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RegNet Master of Regulation and Governance student Simon Katterl advocates for people in the mental health system, having experienced firsthand his own mental health issues and having worked within the human rights and oversight agencies within Victoria’s mental health and wellbeing system.
Here he shares with us his work advocating for those with lived experience of the mental health system and his hope to influence the new Mental Health and Wellbeing Act in Victoria.
“I could count on one hand the number of times that I have seen treatment that is consistent with our mental health and human rights laws.”
Share with us your career background and how you became involved in mental health and human rights issues.
I have my own personal and family experiences of mental health issues, with my own emerging after difficult life experiences growing up and when I was working overseas. I was fortunate to have a supportive family and be able to get the support that was helpful for me. However that’s not the case for everyone.
After completing studies in law, politics and psychology, I began working in the mental health sector as an advocate for people who were in the mental health system. It was at that point I realised how deep and widespread the human rights issues were. I have worked with over a thousand people in the mental health system. I could count on one hand, the number of times that I have seen treatment that is consistent with our mental health and human rights laws.
There is a real gap between our expectations and the lived reality of life within mental health units. I didn’t expect to see these things, and I don’t think that is well understood by the community.
Regulatory oversight, mental health and human rights aims to explore how to improve Victoria’s public mental health system. What motivated you to write this paper?
Having spoken to consumers (the preferred departmental term used for those who access public mental health services) while working across several human rights and regulatory agencies, I supported several of them to give evidence to the Royal Commission into Victoria’s Mental Health System in 2020. I learnt from consumers that the law in the books was often not rights in reality.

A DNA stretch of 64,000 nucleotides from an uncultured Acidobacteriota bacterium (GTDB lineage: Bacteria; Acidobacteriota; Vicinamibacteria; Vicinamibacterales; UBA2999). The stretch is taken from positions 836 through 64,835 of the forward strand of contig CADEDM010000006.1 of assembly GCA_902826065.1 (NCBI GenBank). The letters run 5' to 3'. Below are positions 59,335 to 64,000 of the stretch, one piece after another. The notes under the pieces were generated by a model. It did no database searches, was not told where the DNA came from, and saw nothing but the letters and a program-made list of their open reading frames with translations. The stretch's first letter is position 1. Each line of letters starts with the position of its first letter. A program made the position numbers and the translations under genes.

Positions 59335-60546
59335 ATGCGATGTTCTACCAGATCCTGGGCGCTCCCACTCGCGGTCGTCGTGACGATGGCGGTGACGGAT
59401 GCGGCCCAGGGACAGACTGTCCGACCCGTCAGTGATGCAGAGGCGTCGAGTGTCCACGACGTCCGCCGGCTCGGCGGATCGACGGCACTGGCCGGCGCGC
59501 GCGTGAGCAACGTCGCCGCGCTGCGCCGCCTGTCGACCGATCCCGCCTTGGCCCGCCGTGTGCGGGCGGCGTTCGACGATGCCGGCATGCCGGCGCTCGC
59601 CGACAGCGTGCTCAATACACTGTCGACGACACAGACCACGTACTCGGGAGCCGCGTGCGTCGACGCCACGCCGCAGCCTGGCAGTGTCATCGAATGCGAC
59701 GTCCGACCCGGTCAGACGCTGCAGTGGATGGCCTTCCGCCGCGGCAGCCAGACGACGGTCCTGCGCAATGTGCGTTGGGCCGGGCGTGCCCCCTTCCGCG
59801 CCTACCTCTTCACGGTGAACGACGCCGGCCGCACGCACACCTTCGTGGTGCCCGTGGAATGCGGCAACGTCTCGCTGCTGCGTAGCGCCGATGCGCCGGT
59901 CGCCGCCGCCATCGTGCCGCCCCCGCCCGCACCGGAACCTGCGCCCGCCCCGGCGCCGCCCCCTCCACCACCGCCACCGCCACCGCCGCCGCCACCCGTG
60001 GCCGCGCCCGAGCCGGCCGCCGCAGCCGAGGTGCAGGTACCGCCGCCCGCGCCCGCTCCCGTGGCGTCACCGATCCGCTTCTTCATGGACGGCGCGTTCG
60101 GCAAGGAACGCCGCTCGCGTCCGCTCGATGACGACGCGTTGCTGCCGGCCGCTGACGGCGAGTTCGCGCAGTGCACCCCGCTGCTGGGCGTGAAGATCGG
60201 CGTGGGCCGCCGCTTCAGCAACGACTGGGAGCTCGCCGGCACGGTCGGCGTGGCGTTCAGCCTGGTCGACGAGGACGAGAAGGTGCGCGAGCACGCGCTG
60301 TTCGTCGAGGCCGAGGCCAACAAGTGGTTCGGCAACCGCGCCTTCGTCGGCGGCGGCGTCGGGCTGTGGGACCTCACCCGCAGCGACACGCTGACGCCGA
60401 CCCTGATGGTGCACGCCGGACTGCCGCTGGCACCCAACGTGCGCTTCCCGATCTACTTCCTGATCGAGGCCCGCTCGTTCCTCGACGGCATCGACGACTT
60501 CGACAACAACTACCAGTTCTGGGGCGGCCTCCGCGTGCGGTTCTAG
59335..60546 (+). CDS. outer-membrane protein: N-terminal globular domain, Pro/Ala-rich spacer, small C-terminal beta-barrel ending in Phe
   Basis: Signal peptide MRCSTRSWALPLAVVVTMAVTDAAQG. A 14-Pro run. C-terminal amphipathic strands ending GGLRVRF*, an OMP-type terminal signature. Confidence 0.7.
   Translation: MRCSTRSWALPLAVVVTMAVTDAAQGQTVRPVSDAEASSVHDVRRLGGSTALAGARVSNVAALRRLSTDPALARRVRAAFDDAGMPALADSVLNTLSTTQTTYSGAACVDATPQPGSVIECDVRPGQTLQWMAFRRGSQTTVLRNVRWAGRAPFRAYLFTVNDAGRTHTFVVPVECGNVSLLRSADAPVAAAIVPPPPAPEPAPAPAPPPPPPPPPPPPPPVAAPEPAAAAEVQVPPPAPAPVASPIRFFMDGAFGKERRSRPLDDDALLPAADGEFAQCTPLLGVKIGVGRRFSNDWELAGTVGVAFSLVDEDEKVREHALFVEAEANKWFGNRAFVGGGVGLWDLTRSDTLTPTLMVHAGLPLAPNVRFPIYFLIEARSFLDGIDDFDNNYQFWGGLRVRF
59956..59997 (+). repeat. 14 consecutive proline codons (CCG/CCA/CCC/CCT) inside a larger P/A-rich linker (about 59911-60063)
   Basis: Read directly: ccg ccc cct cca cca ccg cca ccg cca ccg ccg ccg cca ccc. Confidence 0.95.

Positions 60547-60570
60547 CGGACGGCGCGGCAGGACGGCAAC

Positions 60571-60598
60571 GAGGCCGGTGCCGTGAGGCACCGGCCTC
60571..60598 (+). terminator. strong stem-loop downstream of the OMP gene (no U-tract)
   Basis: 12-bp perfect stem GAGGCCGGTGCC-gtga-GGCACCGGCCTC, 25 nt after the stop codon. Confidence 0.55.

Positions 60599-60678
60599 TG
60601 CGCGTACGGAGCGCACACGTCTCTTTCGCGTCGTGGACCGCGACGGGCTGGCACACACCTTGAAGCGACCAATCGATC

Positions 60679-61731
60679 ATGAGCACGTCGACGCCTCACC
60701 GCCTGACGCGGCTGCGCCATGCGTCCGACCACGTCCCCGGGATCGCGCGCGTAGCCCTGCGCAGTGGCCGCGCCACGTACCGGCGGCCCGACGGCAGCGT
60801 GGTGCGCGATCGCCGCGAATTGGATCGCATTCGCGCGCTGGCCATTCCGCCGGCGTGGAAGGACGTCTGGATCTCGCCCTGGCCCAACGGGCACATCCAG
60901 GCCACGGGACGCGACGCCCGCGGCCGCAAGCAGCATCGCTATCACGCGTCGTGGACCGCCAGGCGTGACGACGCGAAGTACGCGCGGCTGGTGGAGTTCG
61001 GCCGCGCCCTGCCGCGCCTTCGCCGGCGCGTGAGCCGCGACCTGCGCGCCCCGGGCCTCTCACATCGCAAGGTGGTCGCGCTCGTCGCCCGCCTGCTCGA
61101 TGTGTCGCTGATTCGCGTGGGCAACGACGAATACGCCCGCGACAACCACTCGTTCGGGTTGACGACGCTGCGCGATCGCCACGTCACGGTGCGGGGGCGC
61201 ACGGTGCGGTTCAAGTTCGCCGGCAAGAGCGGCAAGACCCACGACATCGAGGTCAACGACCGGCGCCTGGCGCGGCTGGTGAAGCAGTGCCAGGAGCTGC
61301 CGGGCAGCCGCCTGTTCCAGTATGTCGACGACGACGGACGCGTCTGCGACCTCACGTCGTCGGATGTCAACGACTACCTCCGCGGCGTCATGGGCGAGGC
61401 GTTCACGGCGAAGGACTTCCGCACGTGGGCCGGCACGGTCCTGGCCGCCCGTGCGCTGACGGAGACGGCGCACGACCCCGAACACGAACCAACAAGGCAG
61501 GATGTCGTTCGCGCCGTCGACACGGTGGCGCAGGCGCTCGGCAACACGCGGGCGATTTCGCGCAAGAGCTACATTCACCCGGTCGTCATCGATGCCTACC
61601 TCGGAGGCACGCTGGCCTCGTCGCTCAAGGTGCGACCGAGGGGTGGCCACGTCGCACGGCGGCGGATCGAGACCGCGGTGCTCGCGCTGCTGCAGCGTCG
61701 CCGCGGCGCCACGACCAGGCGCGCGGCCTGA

In many ways, rights without enforcement and regulatory oversight, are myths. I wanted to draw upon experiences working with consumers and regulators, to unearth where oversight fails, and what we can do about it. That is important as Victoria and Australia more broadly, move to reform their flawed mental health systems.
Tell us more about the development of the 2022 Mental Health and Wellbeing Act and what changes are you hoping to see? What challenges do you foresee in the reform process?
Victoria is currently drafting a new Mental Health and Wellbeing Act to replace the Mental Health Act 2014 (Vic). Like many others, I hope that the new legislation will better align with human rights - both those internationally and our Charter of Human Rights and Responsibilities Act 2006 (Vic).
Things like allowing consumers to express what treatments they do and don’t want through health directives is a small change that contributes to this alignment. Unfortunately, this isn’t currently on the table.
Another key concern is that the regulatory oversight system will not properly give effect to laws. The Royal Commission in Victoria found that our Mental Health Tribunal, our mental health regulators and systems managers had not successfully reduced the use of force in the mental health system, and that mental health services regularly breached human rights. The success of the new mental health legislation and system won’t necessarily just be more enunciation of rights; it will be creating a system that is structurally incapable of violating them. It means more rights, easier ways to enforce them (for consumers), and more challenging pathways to limit them (by services).
What can the ANU community or public do for their part in the consultation?
Anyone interested can [make a submission to Engage Victoria.
There is a section on governance and oversight - I’m sure many RegNet students, alumni and staff would make valuable contributions!
As a current student of RegNet’s Master of Regulation and Global Governance, how has this program supported you in pursuing interests in mental health and human rights issues?
It has been so valuable. In the brief time I have been here, I have heard from some of the leading scholars on restorative justice, responsive regulation, compliance, and enforcement— all crucial to mental health and human rights. My studies so far with RegNet have been intellectually challenging, but also validating in that the ethos of the School is one that cares deeply about the things I care about.
What are some of the highlights of your experience as a student at RegNet?
I remembered my first conversation with Professor Veronica Taylor when I wanted to enrol in the program. I put down the phone and knew immediately that this program is for me. During the course, Associate Professor Christian Downie was a thoughtful and responsive course coordinator, dealing with the challenges of a difficult COVID learning environment. And, I mean, I was a big fan when John Braithwaite gave a lecture to us. That was very cool.
I have been equally excited by the student cohort I began studying with; there were people working in building and construction, in environmental management, in climate activism and economic and social rights. And many were coming with rich lived experiences of the world and their place in it—that makes for a richer and more diverse approach to regulation and governance.
Read Simon’s paper on Regulatory oversight, mental health and human rights in the Alternative Law Journal here.
>>Learn more about the Master of Regulation and Governance program on our study page or contact the course convenor, Dr Aleksandar Deejay.